Nearly four hours long, this epic war film by David Lean tells the true story of T.E. Lawrence (Peter O’Toole in the role that made him a star), an English officer stationed in northern Africa during World War I who successfully united a patchwork coalition of warring Arab tribes to fend off the Turkish forces who represented the Ottoman Empire. It was banned in many Arabic countries because of what were perceived as unflattering depictions of Arabs; however, costar Omar Sharif, an Egyptian-born Hollywood star, was able to convince Egyptian President Gamel Abdel Nasser to watch it, after which Nasser gave his enthusiastic endorsement and allowed it to be screened throughout Egypt. A review in the BBC noted that besides Peter O’Toole, “That other star of the film – the desert – is so magnificently captured in all its endless immensity that you’ll find sand between your toes when you take your socks off.”
King and Country (1964)
Adapted from a successful stage play, King and Country tells the sage of Army Private Arthur James Hamp (Tom Courtenay), who is accused of deserting his post during World War I and is court-martialed and brought before a tribunal. In the course of the proceedings, his initially skeptical defense lawyer (Dirk Bogarde) learns the intimate details about what exactly might lead a man to abandon his post during the war—the endless soul-scarring indignities that can break the mind of the noblest soldier. Great War Films wrote, “He’s seen a friend blown to pieces in front of him. The guns, he just couldn’t take the guns anymore so he just started walking home. Mental health and how badly it was dealt with during the war is the real story here.”
The Blue Max (1966)
George Peppard stars as a lower-class German fighter pilot who struggles for respect in a profession usually reserved for upper-class aviators. He attempts to score himself a “Blue Max”—a war medal awarded to fighter pilots who make at least twenty kills. He is rebuffed at every turn by his commander (James Mason) and struggles with another pilot for the affections of Mason’s unfaithful wife (Ursula Andress). The Blue Max was praised for its hyper-realistic depictions of WWI aerial dogfights.
Von Richthofen and Brown (1971)
Manfred von Richthofen, better known as “The Red Baron,” was a legendary German fighter pilot during World War I who won an astounding 80 air battles before finally being shot down during his 81st battle by a Canadian pilot named Arthur Royal Brown. This rare non-exploitation film by the king of the B-movies Roger Corman was described by The New York Times as “an extraordinarily impressive movie by a filmmaker whose career has not always been marked by success, or even noble failure.”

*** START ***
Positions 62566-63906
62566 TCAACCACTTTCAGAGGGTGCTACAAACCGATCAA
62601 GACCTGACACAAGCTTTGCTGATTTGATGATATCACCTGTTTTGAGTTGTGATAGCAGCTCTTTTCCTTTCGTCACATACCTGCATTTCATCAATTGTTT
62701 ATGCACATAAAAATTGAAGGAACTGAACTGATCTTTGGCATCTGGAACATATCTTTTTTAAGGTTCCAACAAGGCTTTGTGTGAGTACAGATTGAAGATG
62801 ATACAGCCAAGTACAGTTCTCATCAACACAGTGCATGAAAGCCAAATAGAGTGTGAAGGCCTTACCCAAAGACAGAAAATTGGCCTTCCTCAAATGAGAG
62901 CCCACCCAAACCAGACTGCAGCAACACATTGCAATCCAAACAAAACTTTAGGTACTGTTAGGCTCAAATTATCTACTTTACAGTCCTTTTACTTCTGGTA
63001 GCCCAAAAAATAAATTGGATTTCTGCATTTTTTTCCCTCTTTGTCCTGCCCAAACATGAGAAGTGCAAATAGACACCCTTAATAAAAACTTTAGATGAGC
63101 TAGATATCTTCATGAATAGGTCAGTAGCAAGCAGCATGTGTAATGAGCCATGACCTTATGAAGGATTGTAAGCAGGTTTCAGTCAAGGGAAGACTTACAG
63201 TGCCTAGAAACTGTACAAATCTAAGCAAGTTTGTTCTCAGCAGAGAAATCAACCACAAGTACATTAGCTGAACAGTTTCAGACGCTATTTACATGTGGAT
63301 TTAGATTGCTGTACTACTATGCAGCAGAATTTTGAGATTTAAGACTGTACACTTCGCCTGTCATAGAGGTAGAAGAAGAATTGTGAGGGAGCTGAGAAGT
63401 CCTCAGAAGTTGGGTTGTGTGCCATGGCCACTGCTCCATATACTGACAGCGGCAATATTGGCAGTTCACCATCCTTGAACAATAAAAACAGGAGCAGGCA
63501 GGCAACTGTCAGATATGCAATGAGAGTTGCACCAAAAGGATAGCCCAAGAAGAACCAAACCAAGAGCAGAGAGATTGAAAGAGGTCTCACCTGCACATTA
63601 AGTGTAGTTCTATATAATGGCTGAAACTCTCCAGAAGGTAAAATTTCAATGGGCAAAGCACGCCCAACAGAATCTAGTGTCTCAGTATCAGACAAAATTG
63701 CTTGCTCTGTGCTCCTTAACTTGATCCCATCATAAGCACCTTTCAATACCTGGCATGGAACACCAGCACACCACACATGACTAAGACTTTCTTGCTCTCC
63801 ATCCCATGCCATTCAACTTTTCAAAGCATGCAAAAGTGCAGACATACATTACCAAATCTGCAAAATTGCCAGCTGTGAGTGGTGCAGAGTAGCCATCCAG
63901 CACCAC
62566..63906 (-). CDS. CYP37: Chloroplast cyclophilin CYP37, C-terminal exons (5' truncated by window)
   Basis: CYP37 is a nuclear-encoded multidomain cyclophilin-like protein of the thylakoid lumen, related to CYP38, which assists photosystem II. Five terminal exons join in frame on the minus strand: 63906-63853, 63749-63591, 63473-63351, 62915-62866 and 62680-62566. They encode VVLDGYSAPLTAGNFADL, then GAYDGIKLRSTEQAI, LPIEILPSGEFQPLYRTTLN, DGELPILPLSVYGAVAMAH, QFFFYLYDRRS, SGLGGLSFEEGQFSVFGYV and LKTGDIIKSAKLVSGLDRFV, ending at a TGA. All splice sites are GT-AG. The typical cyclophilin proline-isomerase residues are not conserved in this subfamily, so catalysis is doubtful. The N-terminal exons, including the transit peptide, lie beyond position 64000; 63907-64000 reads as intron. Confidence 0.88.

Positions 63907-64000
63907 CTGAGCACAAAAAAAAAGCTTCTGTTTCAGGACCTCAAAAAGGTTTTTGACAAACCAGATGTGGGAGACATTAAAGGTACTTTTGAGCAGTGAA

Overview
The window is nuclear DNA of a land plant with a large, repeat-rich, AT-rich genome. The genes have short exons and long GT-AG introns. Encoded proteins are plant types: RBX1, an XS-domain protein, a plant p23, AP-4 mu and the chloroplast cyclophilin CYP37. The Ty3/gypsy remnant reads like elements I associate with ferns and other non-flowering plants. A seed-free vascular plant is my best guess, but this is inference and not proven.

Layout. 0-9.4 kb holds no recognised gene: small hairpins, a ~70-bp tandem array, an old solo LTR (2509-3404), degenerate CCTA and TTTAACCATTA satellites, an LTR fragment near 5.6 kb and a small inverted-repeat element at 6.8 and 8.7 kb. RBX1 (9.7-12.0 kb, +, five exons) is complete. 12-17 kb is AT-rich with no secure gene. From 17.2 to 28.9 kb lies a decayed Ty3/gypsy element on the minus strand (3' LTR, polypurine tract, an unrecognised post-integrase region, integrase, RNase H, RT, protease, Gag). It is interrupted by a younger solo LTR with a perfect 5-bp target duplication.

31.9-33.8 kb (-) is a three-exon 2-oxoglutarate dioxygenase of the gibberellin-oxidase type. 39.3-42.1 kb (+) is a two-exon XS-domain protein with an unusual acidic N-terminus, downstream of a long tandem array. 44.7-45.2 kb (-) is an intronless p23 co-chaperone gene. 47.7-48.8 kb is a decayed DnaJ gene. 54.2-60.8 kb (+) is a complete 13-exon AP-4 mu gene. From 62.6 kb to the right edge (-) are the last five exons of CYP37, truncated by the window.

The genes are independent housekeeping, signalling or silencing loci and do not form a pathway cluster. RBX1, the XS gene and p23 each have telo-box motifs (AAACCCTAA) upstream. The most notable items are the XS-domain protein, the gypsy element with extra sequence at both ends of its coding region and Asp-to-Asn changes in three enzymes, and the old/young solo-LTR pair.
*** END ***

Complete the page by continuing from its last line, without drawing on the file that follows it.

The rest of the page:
Mel Gibson stars as a young Australian sprinter who is enlisted in the army and sent to fight the Turks during the Gallipoli campaign of World War I. The first two-thirds of the film deal with male bonding between Gibson and another sprinter; the rest takes place in Turkey and deals directly with the horror of the “War to End All Wars.” The Movie Scene wrote, “So here is the thing about ‘Gallipoli’ the actual war element, the dramatization of what happened in 1915 when hundreds of soldiers from Australia and New Zealand were basically sent on a suicide mission only comes right at the end.” Which makes for an artful film, but not your typical Hollywood flick.
The Trench (1999)
Based on the real-life Somme Offensive by the British Army in France during World War I, The Trench focuses on a small group of soldiers who must man the front lines during the final days before the Offensive as the army assembles its massive forces and artillery behind them. History on Film panned The Trench: “The director’s desire to create a snapshot of the period right before the Somme Offensive is laudable but the film is boring…just boring.”
A Very Long Engagement (2004)
A young orphaned woman named Mathilde (Audrey Tatou) searches throughout the film for her fiancé, who was sent to almost certain death on the front lines of World War I after being falsely accused of wounding himself in an effort to avoid military duty. Something deep in her soul tells her that he is not dead. Roger Ebert wrote, “This story is told in a film so visually delightful that only the horrors of war keep it from floating up on clouds of joy. Jeunet depicts this reality as well as I have ever seen it shown on the screen, beginning with his opening shot of a severed arm hanging, Christ-like, from a shattered cross.”
This Canadian production was filmed in Alberta and is based on the Canadian offensive on the village of Passchendaele in Belgium during the Third Battle of Ypres in 1917. A production crew recreated the rainy, muddy fields of the Belgian trenches on the plains of Alberta. The story weaves together the tales of a veteran, his nurse girlfriend, and a naively patriotic boy. History on Film wrote, “Veterans have described the Passchendaele Offensive as a frozen, muddy hell, and the scenes at the front are chillingly accurate. Narrow wooden paths had been constructed by laying a series of duckboards over the mud but men will literally drown in the mud if they step off those paths in the wrong place.”
Beneath Hill 60 (2010)
Beneath Hill 60 is based on the true 1916 story of the Battle of Messines Ridge, Australian miners who were hired during the endless standstill on the Western Front to tunnel thirty yards beneath German lines and plant explosives designed to shatter the German forces aboveground, which ended up killing an estimated 10,000 German soldiers. The ultimate explosion was allegedly so loud that it could be heard 130 miles away in London. Cinema Autopsy wrote, “The low light and muted sounds of explosions far up on the surface make the tunnel settings incredibly claustrophobic for the audience (the cinematography and sound design are magnificent), recalling the cramped submarine sets of Das Boot.”